/ Author: SPF

Our MD Pierre Blampied was called upon last week by both BBC Radio Guernsey and BBC Radio Jersey to offer his expert opinion on the impact coronavirus was having on the housing markets in both islands.

BBC Radio Guernsey

In Guernsey, Oscar Pearson began by asking what happens to people who can’t work but still have to pay their mortgage and also with the financial and economic uncertainty meaning that the housing market is affectively frozen, was it all ‘a bit grim’ or were there any positives to take from this situation?

Having previously discussed Isle of Man on air Oscar mentioned that homeowners there were being being offered mortgage holidays and was that also the case here in Guernsey and what were banks, building societies and the States doing to help?

Pierre was able to explain that the government don’t really get involved in the industry other than requesting banks to assist people in respect of their mortgages, but the good news is that lenders are all offering payment holidays, albeit with different approaches.

Skipton International and NatWest for example, are treating each case on its merits whereas with Lloyds and Barclays as long as you can answer the question ‘has your income has been impacted by coronavirus’ in the affirmative, will automatically offer a payment holiday of 3 months.

When asked asked what his advice would be to anyone who can’t work but still has to make these monthly payments, Pierre replied that they should contact either SPF or the lender direct as soon as they are aware they may be in difficulty. He emphasised “It is important to always take action as soon as possible, to give the bank notice and they will treat you fairly and work with you in these unprecedented times.”

Oscar then spoke to Andre Austin from local estate agent Swoffers asking if it was fair to describe the housing market as ‘in a frozen state.” Andre reported that that even in the week up to lockdown there were still transactions taking place, but now the market is effectively frozen.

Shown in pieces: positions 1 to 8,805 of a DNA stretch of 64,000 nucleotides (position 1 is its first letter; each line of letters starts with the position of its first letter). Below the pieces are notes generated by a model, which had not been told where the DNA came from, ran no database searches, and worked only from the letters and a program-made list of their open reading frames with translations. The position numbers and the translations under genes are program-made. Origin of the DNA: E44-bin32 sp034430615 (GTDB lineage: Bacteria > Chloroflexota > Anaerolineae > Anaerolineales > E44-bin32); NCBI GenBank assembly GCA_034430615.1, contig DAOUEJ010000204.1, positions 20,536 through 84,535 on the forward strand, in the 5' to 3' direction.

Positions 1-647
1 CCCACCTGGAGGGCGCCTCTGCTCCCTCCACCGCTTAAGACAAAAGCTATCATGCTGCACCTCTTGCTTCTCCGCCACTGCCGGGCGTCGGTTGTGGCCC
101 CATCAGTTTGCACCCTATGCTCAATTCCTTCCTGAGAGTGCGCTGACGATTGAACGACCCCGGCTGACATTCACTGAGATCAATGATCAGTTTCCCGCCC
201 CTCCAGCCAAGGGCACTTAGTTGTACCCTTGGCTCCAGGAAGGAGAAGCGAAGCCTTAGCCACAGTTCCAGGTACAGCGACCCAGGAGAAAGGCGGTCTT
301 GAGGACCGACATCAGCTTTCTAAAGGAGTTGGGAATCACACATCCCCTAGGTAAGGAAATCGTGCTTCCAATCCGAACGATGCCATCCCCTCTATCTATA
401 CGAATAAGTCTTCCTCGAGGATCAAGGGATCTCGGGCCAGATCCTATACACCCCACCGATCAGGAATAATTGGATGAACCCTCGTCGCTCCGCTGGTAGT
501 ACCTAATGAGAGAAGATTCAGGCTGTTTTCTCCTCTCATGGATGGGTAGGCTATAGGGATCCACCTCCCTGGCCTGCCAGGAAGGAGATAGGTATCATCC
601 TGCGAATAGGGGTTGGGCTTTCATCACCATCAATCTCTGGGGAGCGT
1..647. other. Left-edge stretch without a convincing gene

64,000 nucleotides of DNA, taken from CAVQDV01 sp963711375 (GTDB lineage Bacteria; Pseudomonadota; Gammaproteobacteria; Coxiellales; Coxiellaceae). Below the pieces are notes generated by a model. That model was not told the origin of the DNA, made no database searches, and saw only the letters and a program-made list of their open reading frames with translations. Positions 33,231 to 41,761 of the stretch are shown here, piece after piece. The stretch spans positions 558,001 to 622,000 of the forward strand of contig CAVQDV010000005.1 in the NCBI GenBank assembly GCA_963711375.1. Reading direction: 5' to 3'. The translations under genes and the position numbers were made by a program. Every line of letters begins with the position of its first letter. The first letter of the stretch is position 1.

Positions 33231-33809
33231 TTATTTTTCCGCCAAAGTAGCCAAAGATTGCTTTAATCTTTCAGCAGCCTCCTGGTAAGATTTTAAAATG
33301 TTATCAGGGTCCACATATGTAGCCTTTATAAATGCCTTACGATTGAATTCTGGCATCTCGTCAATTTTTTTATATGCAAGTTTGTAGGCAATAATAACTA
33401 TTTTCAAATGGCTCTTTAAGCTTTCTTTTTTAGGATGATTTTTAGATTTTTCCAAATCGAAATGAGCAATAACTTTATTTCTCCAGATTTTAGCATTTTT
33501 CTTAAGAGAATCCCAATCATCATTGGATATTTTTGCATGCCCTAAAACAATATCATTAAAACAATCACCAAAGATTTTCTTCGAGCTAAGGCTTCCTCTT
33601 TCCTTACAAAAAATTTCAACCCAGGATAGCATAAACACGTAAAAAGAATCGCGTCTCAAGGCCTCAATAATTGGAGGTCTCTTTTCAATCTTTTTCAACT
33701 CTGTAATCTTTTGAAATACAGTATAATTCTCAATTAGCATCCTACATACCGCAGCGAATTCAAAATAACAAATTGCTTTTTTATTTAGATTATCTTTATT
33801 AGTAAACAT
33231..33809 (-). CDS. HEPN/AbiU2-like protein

It has been an exceptional start to the year up until March and they have still managed to negotiate some sales during lockdown but really all that can be done now is working on sales that are in progress at the moment as much as possible, ready for when advocates, surveyors and the banks return to full working order.

Pierre was then asked if we could take any positives from this and what he made of the packages on offer to ease hardship to which he replied that the banks have reacted very quickly, Lloyds for example, led the way to be geared up locally to give three months payment holiday to those impacted and though other lenders are treating each case individually here, that is largely because on the mainland the volumes of enquiries prevent that.

Overall lenders have acted very well and very quickly and there is another positive in that already Lloyds has reduced mortgage rates so even though the market is frozen now, when we do return to normality they will be available.

BBC Radio Jersey

On BBC Radio Jersey’s breakfast show Ashlea Tracey, started by saying that the outbreak of coronavirus would have changed the plans of anyone in Jersey who was trying to move house. Adding that Housing Minister Senator Sam Mézec had said that islanders should ‘stay put and shouldn’t be looking to move home unless it was for medical or safety reasons’ so where does this leave you if your big plans included a move.